Telling people

You’ve been told you have cancer, now you have to tell people that you have cancer. There is no easy way to do it. When we did it we tried to do it in stages. It is tiring, so stages work much better.

First, I told my brother over the phone, he is out of town–well all my family is out of town and they all would hear by phone. He had the best response, he would rather have heard that I won the lottery much more than he wanted to hear I had cancer. He was pleased with the prognosis, he is a good big brother, definitely in the top two of my big brothers. We talked for a minute or so and then I was done. I mean done for the day, I needed a nap maybe to go to bed for the night, maybe go to bed until this was over.

Instead of taking a nap I told my neighbor, in person. That was when I realized that while I like hugs and people and human interaction in general, it was kind of easier over the phone. My neighbor is wonderful and kind and the best next door neighbor, best neighbor on the street.

After telling the two of them I came to some realizations, we weren’t alone and I was going to have to pace myself. I mean really pace myself while telling people, hence the stages.

I tried groups. That has its pros and cons. I tried individually in person, same. Tried phone, same. Email, same. Text, same. Basically, there is no one completely good way to do it, they all have cons. You have to weigh the pros and the cons and do what works for you, and then accept that there is nothing that really works because you are telling people you love and who love you that you have cancer. Or you are telling people you care about that care about you that you have cancer.

Or you are telling your source of insurance and income that you have cancer. Interestingly, this wasn’t as difficult once the conversation started. They are professionals dealing with this all day every day. I could slip comfortably into clinical mode and just the facts from a distance and it was ok. They told me what I needed to do, what they will provide and what would happen. It was another clear path, like the medical path/flow chart. It turns out that I really like clear, well worn paths that lead to success.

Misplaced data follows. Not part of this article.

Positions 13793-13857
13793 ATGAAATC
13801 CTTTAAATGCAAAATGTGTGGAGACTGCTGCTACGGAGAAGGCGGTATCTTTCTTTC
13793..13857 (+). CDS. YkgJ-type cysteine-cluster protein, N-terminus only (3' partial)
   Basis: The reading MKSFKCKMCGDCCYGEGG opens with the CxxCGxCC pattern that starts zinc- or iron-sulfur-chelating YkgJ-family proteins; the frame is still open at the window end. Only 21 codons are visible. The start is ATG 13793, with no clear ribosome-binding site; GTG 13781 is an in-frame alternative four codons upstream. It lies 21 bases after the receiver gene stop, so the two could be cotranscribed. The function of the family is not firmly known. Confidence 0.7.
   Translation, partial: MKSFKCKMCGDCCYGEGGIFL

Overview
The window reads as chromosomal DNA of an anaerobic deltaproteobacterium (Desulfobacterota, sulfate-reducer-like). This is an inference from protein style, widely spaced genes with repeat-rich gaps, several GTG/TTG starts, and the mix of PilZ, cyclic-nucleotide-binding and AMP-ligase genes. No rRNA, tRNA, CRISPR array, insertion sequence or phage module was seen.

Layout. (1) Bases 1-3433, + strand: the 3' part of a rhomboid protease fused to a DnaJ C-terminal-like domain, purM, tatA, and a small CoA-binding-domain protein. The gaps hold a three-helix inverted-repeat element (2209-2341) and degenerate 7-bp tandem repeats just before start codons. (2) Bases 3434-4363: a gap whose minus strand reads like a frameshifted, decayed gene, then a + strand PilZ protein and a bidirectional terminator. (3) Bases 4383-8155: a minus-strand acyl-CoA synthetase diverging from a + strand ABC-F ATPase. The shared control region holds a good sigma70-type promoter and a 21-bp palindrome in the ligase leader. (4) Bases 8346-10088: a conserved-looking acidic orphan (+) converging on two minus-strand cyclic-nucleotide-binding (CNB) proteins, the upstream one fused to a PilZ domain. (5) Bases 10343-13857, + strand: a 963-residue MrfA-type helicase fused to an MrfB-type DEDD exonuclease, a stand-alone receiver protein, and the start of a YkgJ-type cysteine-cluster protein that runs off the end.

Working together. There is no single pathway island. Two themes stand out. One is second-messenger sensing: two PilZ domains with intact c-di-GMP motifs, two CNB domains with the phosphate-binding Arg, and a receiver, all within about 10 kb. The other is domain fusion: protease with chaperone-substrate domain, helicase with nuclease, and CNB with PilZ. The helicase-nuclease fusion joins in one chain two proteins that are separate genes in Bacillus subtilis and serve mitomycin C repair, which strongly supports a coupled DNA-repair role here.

Every now and then I would run into someone that I forgot to tell, or that I thought I told but didn’t. Depending on when it was determined how draining or energizing it was. I enjoy running into people I haven’t seen at work in years who tell me I look great, thin, love my new hairstyle or some such compliment. It turns out I just say thank you, hug them and leave it at that. No need to go into the details, its all over and it is nice to have a moment where I just get to be me, no cancer history, just old pre cancer me for a moment.

Every now and then I run into someone that I thought I knew, that someone in my life would have told and then talk about the entire journey to date. I am embarrassed that I didn’t tell that person. Then talking through the experience is great, I get to be grateful for everything all over again. The nice part of that is the person I am talking with is often grateful, too.

Telling people now is so much better than telling people in the beginning. Just practice, do the best you can, each time do a little better and then be nice to yourself, naps are a good thing and a good way to recharge emotionally.

Published by survivorsherpa

I am a wife and mother to three daughters, a chemist and a breast cancer survivor. I would very much like to help others by caring and advocating for them while sharing my experiences and tips that may help to thrive during and after treatment.

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